03 December 2008

London: Sacred textiles exhibit, through March 2009

Three 17th-18th-century Torah mantles from the exhibit.
The center piece is made from a wedding dress.

London's Jewish Museum presents "Hidden Treasures, Sacred Textiles," through March 15, 2009, at the Bevis Marks Spanish and Portuguese Congregation. The rare textiles are from the collection of the congregation and the Montefiore Endowment.

Although Jews were officially expelled from England in 1290, historians and scholars say some Jews remained in the country, although not outwardly identified as such. The Sephardic community of London's East End settled near Aldgate in the 1640s, founded by descendants of Spanish and Portuguese Jews who fled Spanish persecution. Spanish Jew Antonio Carvajal founded a synagogue in Creechurch Lane in Aldgate in 1656, which outgrew its premises and served as the impetus for the building of a larger facility at Bevis Marks in 1701.

The elegant fabrics of the Bevis Marks' Torah mantles are being displayed for the first time in this joint venture. The Collection dates to the late 17th century, including silks, brocades and gold-work embroidery donated to the synagogue over time.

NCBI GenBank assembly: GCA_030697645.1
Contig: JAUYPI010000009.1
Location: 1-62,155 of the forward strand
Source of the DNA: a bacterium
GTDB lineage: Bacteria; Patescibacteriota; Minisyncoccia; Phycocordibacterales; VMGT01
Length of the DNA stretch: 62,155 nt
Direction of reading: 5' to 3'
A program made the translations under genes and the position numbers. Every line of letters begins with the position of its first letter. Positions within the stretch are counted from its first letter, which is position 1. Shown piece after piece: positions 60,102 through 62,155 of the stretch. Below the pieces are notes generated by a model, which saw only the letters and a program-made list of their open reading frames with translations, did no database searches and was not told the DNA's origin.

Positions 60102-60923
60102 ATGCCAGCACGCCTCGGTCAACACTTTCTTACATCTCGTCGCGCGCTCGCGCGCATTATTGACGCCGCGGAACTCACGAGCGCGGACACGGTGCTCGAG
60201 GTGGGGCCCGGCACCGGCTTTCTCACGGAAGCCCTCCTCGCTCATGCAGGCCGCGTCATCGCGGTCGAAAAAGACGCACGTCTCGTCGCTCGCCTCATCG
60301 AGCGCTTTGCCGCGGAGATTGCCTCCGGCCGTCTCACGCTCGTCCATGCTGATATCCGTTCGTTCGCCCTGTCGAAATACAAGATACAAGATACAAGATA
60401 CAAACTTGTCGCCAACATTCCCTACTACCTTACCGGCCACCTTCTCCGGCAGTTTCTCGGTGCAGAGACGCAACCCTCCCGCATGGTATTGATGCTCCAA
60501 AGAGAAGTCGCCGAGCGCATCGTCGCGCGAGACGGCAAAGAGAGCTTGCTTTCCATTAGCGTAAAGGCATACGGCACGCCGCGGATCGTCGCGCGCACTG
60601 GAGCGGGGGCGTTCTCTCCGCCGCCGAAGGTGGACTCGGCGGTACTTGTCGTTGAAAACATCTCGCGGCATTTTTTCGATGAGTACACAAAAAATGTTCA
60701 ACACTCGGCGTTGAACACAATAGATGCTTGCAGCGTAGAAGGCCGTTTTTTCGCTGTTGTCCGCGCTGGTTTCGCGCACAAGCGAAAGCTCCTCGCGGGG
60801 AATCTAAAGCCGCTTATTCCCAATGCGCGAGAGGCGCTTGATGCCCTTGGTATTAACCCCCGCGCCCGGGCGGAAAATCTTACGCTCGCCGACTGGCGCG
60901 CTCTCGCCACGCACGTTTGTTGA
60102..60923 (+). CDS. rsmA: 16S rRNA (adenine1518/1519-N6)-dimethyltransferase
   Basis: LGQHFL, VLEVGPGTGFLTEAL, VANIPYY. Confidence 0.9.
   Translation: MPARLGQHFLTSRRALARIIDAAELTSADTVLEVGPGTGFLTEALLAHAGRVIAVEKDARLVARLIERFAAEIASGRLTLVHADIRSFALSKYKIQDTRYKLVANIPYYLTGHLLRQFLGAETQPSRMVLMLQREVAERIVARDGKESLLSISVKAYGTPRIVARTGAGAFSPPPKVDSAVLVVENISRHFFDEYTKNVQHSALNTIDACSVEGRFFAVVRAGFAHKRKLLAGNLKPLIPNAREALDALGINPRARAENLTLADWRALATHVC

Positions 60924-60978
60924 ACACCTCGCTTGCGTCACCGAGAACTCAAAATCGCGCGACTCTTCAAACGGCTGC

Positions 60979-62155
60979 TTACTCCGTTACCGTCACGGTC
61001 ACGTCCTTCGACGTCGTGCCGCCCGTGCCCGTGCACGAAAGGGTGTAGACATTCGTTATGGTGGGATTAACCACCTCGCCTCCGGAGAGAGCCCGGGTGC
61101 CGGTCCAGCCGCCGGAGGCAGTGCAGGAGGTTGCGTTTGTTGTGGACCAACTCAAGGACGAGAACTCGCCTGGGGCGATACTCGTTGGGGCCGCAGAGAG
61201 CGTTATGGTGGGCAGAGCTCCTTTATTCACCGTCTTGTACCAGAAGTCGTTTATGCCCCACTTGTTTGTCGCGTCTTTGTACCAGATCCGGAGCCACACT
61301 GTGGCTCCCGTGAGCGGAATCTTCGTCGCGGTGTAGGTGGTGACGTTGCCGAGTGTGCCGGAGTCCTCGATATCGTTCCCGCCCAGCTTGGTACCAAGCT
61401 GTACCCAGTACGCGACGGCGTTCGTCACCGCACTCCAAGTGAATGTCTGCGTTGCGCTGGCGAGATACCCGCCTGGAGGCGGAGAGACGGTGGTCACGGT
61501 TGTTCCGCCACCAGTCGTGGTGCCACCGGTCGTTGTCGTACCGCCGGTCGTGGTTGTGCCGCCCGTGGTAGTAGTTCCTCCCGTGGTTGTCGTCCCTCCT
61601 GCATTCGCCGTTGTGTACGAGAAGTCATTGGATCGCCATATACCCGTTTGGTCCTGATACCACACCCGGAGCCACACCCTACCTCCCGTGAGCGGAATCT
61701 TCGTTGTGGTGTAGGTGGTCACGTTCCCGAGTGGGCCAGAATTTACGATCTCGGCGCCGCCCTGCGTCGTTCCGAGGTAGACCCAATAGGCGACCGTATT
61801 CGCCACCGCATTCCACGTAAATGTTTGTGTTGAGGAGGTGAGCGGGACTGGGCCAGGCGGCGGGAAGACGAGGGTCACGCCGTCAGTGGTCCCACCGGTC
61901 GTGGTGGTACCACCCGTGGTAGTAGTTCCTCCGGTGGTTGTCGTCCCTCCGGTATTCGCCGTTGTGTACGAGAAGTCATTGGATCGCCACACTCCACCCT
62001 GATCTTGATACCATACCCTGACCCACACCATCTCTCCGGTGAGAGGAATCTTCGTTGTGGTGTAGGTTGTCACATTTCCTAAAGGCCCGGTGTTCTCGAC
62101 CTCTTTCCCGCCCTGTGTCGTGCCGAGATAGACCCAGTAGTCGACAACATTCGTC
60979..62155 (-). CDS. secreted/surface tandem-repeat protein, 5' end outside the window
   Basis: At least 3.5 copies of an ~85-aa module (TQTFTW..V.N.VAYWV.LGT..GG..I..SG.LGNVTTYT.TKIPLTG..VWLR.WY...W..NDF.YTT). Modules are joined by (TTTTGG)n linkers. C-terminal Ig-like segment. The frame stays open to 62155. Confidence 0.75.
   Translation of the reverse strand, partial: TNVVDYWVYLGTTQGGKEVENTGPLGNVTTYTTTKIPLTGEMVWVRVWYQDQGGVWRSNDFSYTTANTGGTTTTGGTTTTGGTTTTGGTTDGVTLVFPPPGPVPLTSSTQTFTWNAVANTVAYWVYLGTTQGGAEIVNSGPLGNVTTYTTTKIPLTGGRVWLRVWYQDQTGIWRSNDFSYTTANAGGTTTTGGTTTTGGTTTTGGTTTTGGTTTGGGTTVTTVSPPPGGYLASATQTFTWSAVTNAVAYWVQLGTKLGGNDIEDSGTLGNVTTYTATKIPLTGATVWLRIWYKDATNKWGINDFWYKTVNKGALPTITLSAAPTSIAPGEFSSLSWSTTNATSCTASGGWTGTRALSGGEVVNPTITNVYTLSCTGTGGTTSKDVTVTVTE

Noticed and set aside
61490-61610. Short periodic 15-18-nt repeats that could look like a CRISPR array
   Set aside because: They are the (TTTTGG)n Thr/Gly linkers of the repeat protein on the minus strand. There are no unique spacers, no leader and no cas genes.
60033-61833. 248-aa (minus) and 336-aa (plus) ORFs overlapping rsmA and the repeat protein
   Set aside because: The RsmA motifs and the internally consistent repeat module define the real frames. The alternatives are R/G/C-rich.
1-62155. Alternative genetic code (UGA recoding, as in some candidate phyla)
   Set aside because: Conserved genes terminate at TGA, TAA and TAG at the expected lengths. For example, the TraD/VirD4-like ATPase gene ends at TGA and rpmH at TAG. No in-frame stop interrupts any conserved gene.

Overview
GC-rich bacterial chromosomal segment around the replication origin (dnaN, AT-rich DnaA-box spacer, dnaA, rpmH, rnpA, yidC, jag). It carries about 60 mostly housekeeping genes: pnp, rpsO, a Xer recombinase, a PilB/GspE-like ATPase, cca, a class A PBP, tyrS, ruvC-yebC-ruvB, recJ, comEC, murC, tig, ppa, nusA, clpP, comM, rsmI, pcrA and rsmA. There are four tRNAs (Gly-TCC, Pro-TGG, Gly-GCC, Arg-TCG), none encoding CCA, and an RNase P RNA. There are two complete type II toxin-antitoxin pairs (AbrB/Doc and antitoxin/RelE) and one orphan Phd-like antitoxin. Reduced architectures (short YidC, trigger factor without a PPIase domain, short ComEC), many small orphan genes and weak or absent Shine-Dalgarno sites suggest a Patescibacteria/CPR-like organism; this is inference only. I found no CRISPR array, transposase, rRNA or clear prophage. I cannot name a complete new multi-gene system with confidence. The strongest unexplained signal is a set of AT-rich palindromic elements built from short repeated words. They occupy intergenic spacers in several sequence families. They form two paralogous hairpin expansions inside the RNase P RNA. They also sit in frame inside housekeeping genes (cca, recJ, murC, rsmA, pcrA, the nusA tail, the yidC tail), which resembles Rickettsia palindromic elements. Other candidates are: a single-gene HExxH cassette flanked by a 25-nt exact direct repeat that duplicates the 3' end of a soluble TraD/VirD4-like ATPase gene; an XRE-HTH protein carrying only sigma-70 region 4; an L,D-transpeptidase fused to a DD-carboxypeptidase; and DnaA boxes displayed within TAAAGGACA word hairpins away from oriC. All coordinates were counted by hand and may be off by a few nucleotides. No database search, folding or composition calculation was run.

Each item tells the stories of members of this community who donated them over the centuries. Some carry the inscriptions of the donors and the occasions. Many are created from recycled English and French dress fabrics, including Lady Montefiore's wedding dress.

According to a news report, restorers found a December 1780 men's magazine cutting in the top of an 18th century silk mantle to help stiffen the fabric and, of course, also helping to date the item.

Many fabrics were made of famed Spitalfields silk, woven by Huguenots who lived and worked around Spitalfields and Whitechapel.

In 1851, a mantle was presented to the congregation by David Lindo, uncle of Prime Minister Benjamin Disraeli, whose father attended the synagogue until he had problems with the administration and baptized his children.

The exhibit also includes guided tours, lunchtime lectures, craft activities and sessions with expert embroiderers.

Admission: £3. Hours: Monday-Friday: 11am-1pm, Sunday: 10.30am-12.30pm. Group visits by appointment.

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